If there is one thing we heard every single one of our research participants say, it was:
“I get my news on Facebook.”
This statement was sometimes prefaced by a disclaimer acknowledging the potential for content to be “one-sided,” and for many it was just one source among others (search engine news pages, podcasts, personalized news aggregators, etc.), but the consistency was eerily interesting.
While there is substantial debate around biases and the “filter bubble,” the fact of the matter is, Facebook, and social media in general, are *the* place for consuming political content for young voters.
And this is not new. A few years ago, the media deemed that 2008 was the “Youtube election.” Then, in 2012, we had the “Twitter election.” Social media was portrayed as “democratizing media access” as well as “humanizing public figures,” and in doing so, amplifying the political conversation online.
Social Media as a Touchpoint
When designing a voting experience, this presents us with an opportunity, or what we call a touchpoint. Social media is where potential young voters are having conversations around politics, and feeling as their most “political” or “civic” selves. It’s the perfect time to meet potential voters at the source of the political dialogue, when they are more susceptible to political messaging, and turn political “enthusiasts” into voters.
For anyone using social media during this 2016 election (which, if you’ve come to read this post, I assume includes you!), you may have noticed a flurry of call-to-action buttons from all major social media sites to register to vote (both during the primaries and now gearing up to the general).
These call-to-actions have the potential to significantly boost voter turnout (as demonstrated by a 2012 Facebook experiment), but as designers, it is interesting to see how the website or app handles the hand off of *their* user to this new voter registration service or website. This is why Snapchat’s partnership with TurboVote to offer users the chance to register through the app is so exciting, since it makes the experience feel truly seamless.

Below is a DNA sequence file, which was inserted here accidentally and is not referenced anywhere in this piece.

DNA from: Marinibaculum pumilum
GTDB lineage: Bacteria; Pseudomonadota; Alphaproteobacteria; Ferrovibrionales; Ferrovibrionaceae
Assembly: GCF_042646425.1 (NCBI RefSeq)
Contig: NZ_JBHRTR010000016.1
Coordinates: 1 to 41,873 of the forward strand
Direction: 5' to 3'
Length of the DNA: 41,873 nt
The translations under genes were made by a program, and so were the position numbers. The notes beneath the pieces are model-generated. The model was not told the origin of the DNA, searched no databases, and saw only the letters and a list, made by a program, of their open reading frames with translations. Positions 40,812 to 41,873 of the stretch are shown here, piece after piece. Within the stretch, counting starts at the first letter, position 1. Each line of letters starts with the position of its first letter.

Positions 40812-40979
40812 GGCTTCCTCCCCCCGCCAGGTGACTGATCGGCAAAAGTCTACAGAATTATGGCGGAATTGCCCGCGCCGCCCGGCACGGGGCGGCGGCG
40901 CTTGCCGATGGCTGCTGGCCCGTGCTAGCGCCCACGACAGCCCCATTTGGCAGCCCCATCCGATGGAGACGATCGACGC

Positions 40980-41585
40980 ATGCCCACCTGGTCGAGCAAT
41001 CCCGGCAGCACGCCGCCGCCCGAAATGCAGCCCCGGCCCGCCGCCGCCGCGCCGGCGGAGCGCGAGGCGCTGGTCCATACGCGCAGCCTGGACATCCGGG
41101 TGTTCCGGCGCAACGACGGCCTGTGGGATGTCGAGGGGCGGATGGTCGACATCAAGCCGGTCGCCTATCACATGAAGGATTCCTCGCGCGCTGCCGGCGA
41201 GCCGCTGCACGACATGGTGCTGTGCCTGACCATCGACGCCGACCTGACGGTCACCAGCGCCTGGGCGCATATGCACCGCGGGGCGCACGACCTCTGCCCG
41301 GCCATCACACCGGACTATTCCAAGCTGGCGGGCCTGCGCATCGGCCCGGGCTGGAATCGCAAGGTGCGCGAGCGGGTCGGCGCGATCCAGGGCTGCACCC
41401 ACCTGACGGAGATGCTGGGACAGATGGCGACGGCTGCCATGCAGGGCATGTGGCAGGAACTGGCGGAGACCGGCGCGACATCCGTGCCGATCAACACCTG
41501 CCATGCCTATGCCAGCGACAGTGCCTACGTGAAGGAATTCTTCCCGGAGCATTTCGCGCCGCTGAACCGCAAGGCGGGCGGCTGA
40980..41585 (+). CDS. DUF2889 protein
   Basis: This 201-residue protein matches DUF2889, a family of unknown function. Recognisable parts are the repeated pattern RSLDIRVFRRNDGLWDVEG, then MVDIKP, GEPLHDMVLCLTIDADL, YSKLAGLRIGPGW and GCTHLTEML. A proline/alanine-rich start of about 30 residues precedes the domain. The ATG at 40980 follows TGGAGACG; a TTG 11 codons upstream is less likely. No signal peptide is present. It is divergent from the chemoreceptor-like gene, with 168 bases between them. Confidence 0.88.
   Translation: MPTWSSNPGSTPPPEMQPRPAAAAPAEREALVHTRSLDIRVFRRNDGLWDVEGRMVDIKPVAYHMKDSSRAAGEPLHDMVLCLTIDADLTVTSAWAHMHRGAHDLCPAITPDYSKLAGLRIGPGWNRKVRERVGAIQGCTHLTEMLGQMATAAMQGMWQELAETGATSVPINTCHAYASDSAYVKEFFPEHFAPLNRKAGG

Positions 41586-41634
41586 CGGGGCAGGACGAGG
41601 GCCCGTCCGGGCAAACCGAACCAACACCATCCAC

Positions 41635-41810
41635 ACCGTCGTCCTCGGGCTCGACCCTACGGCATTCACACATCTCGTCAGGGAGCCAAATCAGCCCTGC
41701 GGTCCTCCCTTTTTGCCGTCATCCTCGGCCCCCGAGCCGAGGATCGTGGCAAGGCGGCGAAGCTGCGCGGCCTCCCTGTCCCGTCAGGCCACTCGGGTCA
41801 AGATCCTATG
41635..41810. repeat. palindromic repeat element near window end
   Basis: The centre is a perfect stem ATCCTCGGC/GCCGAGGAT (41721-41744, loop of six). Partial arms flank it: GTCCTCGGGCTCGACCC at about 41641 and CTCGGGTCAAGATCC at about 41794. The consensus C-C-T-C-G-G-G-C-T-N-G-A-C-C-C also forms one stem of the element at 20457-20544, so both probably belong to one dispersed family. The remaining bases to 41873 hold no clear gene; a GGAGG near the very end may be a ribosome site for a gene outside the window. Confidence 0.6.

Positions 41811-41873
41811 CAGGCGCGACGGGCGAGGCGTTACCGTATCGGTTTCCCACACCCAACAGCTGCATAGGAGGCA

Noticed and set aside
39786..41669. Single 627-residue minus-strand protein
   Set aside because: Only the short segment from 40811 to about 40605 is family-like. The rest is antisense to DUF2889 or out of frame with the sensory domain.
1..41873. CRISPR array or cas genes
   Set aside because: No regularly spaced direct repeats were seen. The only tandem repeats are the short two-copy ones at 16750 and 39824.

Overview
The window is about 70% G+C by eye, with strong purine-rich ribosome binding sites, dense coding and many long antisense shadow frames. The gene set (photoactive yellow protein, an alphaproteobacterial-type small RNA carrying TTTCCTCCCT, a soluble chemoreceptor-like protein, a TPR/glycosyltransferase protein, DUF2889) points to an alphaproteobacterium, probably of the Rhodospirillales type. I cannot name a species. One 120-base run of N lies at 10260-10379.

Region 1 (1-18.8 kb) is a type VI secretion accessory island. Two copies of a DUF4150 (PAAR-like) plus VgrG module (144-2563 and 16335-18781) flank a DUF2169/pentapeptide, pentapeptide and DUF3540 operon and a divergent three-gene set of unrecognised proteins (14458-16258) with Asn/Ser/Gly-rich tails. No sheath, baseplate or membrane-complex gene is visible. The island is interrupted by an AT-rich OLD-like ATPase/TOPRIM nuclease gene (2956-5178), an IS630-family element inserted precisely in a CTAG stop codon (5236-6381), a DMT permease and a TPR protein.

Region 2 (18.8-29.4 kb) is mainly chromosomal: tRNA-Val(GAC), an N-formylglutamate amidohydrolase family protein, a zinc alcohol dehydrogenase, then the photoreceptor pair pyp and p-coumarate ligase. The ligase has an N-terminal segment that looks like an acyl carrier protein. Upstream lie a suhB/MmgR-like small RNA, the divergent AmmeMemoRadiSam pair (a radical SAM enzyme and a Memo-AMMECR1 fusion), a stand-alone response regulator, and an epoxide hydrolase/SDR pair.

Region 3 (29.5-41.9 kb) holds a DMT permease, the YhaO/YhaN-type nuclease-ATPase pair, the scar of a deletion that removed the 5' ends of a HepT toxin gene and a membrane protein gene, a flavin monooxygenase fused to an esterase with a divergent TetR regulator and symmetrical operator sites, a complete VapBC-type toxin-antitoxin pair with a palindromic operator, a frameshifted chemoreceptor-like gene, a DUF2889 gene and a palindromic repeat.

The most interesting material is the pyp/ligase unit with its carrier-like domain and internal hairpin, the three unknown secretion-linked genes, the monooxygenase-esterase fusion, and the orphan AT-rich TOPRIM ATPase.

Privacy and Convenience
We wondered, how comfortable would young voters be showcasing their political motivations in their social media lives? As it turns out, it’s not an unnatural behavior. In our research, we found that participants had a very low threshold for what they would consider “too much information,” some even sharing their experience from within the (usually private) voting booth, and snapping pictures of their filled out ballots, sharing them not only with their connections, but submitting them to Snapchat’s public Live Stories for the entire world to see. (Note: If you are inclined to do the same, please be aware that ballot and/or polling place photography may be illegal in your state).
When we asked our research participants why they relied on Facebook as their primary source of news, the answers boiled down to one factor: convenience. Similarly, the goal of all these online call-to-actions is to increase the ease of taking action, while also reminding young voters opportunistically, by meeting them where they are. And it works: the Center for Election Innovation and Research reported data showing massive spikes in online voter registration following Facebook’s call-to-action, in what they deemed their “megaphone” effect.
This blog post is part of a series showcasing the findings of a qualitative study conducted by SAP’s Design & Co-Innovation Center and commissioned by Democracy Works to better understand first-time voters in the US. To learn more about the study, feel free to reach out to the author.
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